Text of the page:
“not” – Think Positive

Self help books never get tired of singing praise of positive thinking.

I have investigated why positive thinking succeeds. I have realized that it is much easier to think positive than to think negative.

If that is also your opinion, what do you think of all the !’s spread in the code? Is it compassionate to the maintainer to force to think in negative term?

Also, think about all the double negatives! “If the customer is not “not logged out”, “

Theoreticians will jump with a gun in their hand for me! How can I think of logical system without a “not”! Forget about Boolean algebra, even a Group structure can’t stand without an inverse! Have I gone nuts?

The world has come a long way from Leibnitz like notations to express logic. The same Boolean logic can be expressed without explicit not in most cases. For example:

if (not )
else

can be easily converted into

if ()
else

That way, even if your hardware design has negative fields, your code does not need to go double negative.

Many of us will remember the famous negative:
while (!feof(fp))

This idiom has been so ingrained in our thinking, one of our very good engineer used it against my proposal. His main line of argument was:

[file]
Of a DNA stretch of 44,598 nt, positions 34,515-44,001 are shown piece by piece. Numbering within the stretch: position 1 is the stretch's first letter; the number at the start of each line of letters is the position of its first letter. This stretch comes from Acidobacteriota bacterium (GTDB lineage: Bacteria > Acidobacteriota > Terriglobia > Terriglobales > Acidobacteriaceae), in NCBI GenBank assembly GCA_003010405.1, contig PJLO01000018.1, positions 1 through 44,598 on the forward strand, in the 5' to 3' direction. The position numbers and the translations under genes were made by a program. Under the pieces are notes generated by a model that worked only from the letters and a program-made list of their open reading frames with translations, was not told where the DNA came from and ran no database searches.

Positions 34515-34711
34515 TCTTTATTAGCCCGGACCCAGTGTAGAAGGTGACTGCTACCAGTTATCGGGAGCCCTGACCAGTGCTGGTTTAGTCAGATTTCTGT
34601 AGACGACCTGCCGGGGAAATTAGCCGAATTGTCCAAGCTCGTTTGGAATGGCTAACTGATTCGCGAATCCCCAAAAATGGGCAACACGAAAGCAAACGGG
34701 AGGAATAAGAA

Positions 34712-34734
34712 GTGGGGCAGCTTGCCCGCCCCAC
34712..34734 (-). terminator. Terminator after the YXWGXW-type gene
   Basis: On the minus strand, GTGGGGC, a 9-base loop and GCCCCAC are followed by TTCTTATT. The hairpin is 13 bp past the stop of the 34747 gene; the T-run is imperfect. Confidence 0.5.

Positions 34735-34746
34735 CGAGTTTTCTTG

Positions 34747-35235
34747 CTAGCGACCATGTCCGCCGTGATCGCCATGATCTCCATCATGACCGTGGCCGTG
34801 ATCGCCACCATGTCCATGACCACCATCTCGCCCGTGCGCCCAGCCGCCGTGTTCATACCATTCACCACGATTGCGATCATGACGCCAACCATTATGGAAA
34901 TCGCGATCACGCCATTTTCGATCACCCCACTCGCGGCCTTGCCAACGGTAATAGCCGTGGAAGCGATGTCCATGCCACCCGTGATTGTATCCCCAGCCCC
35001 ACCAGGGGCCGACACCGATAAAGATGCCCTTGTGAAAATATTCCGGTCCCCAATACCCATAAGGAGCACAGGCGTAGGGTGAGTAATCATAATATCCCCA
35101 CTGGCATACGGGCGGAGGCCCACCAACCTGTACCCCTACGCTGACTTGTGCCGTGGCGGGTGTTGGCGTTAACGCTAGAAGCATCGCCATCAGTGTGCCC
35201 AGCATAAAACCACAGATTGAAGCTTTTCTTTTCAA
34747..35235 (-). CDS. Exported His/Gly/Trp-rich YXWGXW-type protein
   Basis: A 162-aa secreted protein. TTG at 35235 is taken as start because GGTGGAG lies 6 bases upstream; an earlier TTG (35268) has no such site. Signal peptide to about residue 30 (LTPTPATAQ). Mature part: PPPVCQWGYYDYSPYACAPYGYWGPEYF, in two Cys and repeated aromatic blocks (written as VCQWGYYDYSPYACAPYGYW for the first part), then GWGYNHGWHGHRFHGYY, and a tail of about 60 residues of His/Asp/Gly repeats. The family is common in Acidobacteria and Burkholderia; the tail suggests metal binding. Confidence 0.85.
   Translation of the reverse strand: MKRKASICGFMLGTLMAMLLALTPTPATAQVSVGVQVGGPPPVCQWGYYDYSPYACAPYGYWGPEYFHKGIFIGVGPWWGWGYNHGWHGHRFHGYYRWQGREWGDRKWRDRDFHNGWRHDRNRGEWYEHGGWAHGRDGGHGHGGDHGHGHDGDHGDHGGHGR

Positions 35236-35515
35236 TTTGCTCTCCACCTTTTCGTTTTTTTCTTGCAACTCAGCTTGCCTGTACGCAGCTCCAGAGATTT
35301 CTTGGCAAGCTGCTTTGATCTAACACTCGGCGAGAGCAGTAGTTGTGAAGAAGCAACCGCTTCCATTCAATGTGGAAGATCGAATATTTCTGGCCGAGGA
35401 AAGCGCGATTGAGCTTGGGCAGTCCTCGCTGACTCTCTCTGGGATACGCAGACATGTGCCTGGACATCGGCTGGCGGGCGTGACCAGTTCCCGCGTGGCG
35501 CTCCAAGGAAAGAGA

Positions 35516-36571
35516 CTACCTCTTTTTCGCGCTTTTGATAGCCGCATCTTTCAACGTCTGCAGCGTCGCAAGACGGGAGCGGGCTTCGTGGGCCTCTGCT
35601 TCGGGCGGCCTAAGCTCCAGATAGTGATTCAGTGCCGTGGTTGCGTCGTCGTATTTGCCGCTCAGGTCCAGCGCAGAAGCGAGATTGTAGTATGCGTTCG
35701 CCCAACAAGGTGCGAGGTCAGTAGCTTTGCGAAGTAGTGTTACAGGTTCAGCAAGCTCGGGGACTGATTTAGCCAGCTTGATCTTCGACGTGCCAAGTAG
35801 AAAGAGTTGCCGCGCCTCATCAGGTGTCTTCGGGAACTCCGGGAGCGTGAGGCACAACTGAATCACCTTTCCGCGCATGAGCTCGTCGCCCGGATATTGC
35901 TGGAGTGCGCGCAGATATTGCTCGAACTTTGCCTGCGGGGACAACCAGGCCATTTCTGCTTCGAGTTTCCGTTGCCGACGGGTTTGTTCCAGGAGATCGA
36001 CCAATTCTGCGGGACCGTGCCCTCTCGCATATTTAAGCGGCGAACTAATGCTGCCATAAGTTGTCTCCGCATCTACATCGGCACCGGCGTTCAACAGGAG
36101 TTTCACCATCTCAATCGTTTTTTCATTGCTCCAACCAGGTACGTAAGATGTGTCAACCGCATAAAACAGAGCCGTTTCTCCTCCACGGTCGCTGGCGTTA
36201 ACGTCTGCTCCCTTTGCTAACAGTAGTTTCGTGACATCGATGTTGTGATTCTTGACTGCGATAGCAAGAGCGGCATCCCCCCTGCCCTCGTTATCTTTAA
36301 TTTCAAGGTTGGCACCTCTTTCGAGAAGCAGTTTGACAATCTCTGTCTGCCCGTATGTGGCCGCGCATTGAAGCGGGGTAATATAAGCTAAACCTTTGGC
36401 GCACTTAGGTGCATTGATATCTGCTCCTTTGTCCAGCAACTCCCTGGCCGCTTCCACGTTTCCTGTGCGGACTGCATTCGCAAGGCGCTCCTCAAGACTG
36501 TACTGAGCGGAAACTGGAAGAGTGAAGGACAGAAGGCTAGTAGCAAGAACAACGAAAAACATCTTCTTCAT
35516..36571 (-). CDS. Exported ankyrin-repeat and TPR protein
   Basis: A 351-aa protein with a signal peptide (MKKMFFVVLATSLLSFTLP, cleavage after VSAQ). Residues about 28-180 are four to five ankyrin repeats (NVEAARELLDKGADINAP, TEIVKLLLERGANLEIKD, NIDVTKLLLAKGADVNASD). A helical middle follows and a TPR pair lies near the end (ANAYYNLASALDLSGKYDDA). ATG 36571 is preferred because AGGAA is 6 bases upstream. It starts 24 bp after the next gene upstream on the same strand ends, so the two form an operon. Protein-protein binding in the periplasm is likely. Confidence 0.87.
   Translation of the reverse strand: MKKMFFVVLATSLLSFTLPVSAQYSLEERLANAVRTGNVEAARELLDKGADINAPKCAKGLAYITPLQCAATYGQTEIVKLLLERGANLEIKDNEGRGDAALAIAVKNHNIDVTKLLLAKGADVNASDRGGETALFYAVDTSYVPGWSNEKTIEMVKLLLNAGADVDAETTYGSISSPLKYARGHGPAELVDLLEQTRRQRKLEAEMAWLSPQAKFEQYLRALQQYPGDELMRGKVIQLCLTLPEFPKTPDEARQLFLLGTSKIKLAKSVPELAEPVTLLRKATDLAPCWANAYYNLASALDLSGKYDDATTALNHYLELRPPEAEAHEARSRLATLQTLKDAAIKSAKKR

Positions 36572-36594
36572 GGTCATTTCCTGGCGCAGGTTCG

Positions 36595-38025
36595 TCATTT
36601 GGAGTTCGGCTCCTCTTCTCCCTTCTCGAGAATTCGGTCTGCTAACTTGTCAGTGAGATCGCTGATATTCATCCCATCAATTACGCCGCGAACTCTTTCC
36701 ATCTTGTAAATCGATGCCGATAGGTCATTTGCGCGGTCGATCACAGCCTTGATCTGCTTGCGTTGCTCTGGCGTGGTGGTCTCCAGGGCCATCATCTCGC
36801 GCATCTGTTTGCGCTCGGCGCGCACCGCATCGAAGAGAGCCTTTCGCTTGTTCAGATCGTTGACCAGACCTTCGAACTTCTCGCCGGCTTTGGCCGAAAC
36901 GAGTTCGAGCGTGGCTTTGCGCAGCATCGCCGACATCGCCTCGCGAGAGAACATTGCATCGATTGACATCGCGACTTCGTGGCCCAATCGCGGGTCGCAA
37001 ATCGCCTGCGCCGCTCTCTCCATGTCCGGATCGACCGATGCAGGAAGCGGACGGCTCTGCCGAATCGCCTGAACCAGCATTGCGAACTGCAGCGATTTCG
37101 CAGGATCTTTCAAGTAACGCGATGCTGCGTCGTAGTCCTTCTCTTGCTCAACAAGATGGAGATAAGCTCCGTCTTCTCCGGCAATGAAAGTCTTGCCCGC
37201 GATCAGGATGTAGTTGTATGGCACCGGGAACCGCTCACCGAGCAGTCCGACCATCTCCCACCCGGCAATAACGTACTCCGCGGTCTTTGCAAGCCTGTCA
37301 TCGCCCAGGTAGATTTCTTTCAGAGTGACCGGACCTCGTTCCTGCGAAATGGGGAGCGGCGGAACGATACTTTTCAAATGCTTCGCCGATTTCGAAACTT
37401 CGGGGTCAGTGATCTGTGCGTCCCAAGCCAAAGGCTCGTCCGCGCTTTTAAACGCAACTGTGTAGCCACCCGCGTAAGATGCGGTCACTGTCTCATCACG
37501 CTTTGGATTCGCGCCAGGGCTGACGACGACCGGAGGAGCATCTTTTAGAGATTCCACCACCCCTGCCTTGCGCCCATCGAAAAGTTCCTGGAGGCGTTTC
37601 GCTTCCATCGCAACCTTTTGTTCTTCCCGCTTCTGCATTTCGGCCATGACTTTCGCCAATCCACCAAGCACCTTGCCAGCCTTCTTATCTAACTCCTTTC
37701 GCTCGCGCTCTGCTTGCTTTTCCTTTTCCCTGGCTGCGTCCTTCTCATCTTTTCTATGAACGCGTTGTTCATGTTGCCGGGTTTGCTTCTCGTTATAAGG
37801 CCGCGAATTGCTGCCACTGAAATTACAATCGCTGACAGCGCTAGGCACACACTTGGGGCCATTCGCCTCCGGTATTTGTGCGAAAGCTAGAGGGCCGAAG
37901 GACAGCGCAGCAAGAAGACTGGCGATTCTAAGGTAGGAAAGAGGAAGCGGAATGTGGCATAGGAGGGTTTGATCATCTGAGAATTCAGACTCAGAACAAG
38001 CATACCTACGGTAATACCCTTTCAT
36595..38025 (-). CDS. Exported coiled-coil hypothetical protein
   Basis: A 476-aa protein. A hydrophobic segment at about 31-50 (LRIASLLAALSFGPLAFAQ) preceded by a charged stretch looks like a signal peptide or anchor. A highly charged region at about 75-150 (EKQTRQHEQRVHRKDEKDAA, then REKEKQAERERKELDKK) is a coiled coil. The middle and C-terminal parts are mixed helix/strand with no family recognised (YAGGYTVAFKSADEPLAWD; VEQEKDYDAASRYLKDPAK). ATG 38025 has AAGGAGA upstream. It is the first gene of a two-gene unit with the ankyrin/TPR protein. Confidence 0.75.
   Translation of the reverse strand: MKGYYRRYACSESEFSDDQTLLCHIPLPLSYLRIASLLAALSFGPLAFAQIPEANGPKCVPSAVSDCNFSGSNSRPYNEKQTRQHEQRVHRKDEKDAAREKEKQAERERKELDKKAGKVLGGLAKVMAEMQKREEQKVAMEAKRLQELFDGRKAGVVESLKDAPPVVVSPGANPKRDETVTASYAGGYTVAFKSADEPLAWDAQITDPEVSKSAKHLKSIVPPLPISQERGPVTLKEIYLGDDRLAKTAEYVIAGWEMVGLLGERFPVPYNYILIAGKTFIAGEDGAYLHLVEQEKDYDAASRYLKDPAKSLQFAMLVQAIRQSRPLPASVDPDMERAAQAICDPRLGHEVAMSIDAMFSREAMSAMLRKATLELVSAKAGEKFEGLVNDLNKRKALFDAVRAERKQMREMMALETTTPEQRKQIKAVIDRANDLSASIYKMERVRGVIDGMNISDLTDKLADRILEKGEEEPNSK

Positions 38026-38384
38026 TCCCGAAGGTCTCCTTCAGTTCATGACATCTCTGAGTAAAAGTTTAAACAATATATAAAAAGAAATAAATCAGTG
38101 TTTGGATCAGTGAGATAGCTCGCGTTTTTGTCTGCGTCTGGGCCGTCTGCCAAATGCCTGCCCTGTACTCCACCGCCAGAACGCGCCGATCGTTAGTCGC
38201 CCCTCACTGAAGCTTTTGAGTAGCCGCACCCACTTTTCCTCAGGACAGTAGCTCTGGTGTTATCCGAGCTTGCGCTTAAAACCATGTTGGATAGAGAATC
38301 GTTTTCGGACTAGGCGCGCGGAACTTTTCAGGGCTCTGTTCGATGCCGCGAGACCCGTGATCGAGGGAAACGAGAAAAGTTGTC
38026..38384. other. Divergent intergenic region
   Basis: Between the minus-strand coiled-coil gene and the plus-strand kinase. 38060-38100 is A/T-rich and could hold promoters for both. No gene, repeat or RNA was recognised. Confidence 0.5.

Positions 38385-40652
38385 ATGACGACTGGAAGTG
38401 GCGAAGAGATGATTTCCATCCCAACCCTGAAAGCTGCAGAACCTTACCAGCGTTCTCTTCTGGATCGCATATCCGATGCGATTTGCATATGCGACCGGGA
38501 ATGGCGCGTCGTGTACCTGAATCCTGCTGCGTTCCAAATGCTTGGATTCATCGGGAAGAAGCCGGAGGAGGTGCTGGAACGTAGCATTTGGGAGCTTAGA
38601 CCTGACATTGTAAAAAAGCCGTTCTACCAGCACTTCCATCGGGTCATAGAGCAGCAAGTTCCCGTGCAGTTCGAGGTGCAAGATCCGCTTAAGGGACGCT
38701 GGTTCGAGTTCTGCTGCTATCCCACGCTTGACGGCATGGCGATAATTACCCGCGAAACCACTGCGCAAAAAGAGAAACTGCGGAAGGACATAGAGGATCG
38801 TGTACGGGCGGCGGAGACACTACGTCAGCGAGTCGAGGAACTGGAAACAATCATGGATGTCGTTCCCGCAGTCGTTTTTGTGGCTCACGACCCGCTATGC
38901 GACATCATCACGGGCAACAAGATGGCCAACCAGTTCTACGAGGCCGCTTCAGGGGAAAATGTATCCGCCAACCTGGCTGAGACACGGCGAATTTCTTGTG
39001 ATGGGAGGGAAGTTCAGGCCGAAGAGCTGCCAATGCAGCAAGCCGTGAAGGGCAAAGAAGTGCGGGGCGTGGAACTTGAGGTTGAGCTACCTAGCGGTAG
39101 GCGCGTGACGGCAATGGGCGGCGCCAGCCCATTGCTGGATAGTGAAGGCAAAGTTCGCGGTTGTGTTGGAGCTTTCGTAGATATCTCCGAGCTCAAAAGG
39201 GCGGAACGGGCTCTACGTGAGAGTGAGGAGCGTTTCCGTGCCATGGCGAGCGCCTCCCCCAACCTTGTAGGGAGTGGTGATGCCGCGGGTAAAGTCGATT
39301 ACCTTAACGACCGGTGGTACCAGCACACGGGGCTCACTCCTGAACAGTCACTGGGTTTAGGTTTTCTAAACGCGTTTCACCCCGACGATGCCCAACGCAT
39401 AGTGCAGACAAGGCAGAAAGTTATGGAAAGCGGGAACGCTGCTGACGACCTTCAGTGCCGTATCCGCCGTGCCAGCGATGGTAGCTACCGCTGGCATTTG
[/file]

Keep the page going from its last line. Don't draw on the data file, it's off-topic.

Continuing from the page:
“Use ‘not’ if it falls in normal language – just like what we do in case of feof.”

I say it is reverse case! feof is an example of how lower layer convenience went up the problem domain. If I were K&R, feof was the best way to avoid additional logic because eof was so detectable a condition!

How do we really think while we debug in this case?

“How does the software behave when data is available?” In other words, we think of “fif” (file pointer in file”).

Frankly, I am convinced a little care to reflect the problem domain language could avoid a lot of inverted logic.

The only case where I find “not” useful is in cutting short error handling i.e. in situations where “catch” is unavailable. For example, if you want to know whether an object existed in Tcl, rather than coding:

if { [ info exists x ] } {

# action of 100 lines

} else {

# error handling

}

and leaving the maintainer guessing about the error handling, we can error handle it before and terminate his interest earlier on. It will be only a few lines to skip if he is interested in what happens if x existed.

if { ![ info exists x ] } {

# error handling

} else {

}

Programming by contract will cut this kind of negative logic significantly.

Someday I may write why it is so difficult to think negative. However, that is not current focus.

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